Even good things occasionally need a little shake.
Before Tuesday’s game with the Phillies, Mike Matheny decided that it was time to mix up the lineup a little bit. He moved Matt Carpenter out of the leadoff spot and bunched him with the other Matts while moving Jason Heyward down to sixth. The results, well, whether it was due to the change or the fact they were playing a weaker team, the results were quite satisfactory.
Tuesday (11-5 win)
Hero: Matt Adams. It’s tough on a day when the offense just goes nuts to limit yourself to one Hero, but Adams had three hits, including a double, two RBI, and scored a run. For a guy that was getting a lot of grief earlier in the week, it had to be a good feeling.
Goat: Jhonny Peralta. No matter how many runs or hits a team has, there always seems to be someone that doesn’t completely join in the fun. Peralta went 0-4, though he did drive in a run on a sacrifice fly.
Notes: So awesome to see things just click, even if it was just for one day. Carpenter did his usual thing, getting a double and a triple. Jon Jay, which seemed to be a questionable decision when it came to the new leadoff man, tallied two hits and two RBI. Matt Holliday got three hits. All in all, an exciting game when the Cardinals were at the plate.
On the mound, things were pretty good, even if not to the level we are used to. Then again, when you’ve been given some significant leads, it does allow for a little laxity on the bump. Michael Wacha was tolerable, but allowing four runs in just shy of six innings would easily be his worst outing of the season. Would things have been different if he’d been pitching with a one-run lead? Perhaps. Still, if he’s going to have an off night, it’s good he has it when the Redbirds put up 11 on the scoreboard.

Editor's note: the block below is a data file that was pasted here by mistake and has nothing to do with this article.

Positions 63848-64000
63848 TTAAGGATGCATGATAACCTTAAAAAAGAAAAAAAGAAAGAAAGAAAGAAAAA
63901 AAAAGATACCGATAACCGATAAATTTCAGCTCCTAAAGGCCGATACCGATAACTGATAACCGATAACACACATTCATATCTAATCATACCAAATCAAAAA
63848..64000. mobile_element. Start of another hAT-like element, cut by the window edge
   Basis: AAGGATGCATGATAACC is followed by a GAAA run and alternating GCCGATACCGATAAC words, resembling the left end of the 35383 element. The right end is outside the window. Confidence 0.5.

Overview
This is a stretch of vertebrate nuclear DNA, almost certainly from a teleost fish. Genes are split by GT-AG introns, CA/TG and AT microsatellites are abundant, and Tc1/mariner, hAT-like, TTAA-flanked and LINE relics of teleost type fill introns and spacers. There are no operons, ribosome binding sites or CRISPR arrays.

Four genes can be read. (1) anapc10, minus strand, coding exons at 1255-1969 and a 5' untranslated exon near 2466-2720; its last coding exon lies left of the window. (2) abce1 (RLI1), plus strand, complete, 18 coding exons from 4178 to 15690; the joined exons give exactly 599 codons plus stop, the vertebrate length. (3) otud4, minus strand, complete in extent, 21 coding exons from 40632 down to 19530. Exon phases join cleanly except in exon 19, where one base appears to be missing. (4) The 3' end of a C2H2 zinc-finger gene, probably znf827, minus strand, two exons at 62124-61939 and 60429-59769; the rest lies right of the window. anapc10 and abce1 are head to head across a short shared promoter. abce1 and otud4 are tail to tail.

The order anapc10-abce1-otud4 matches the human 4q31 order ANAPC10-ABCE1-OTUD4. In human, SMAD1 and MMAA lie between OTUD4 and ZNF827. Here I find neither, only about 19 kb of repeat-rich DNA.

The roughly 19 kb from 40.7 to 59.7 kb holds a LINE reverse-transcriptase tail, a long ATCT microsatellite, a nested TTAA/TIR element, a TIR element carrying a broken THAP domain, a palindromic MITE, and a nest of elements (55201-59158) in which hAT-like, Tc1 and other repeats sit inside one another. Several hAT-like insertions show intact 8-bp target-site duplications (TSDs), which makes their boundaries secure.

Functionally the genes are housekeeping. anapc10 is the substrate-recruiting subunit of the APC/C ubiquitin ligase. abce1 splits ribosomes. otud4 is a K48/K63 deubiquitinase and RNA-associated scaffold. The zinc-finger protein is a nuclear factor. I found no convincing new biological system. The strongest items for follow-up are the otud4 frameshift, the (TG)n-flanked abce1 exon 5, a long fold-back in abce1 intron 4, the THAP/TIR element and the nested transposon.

The second-tier relievers got into this one and did fine. We can’t do the YOU HAD ONE JOB bit for Randy Choate, as he actually pitched an inning and a third. Of course, that’s four outs and in that time he allowed two hits and an unearned run, but he was facing righties as well and we know that never goes well. (Though one of the hits was to Ben Revere, a lefty, which goes along with the rest of Choate’s season.) Mitch Harris and Carlos Villanueva finished it up, allowing just one hit between them.
Wednesday (5-2 win)
Hero: Peter Bourjos. You want to test a lineup? Putting Bourjos at the top of it may give you an indication of its staying power. Bourjos was having a tough start to the season–and, let’s be honest, one game doesn’t entirely change that–but he wound up with two hits, including the game-tying triple and the tie-breaking run on a groundout. Plus he ran the length of the field–I can’t swear he didn’t start at home plate–to run down a ball Chase Utley launched to wrap the seventh. Bourjos wasn’t perfect–he was caught stealing to end the sixth–but his speed obviously paid dividends. Bourjos got the start because he was historically good against Aaron Harang, but we’ll see if last night’s outing doesn’t get him another start soon.
Goat: Pretty interesting that the offense continued to click with some big names not getting a hit. We’re giving this to Yadier Molina, because he went 0-4 and left five men on, but neither Carpenter or Matt Holliday tallied a knock, though Holliday did walk twice.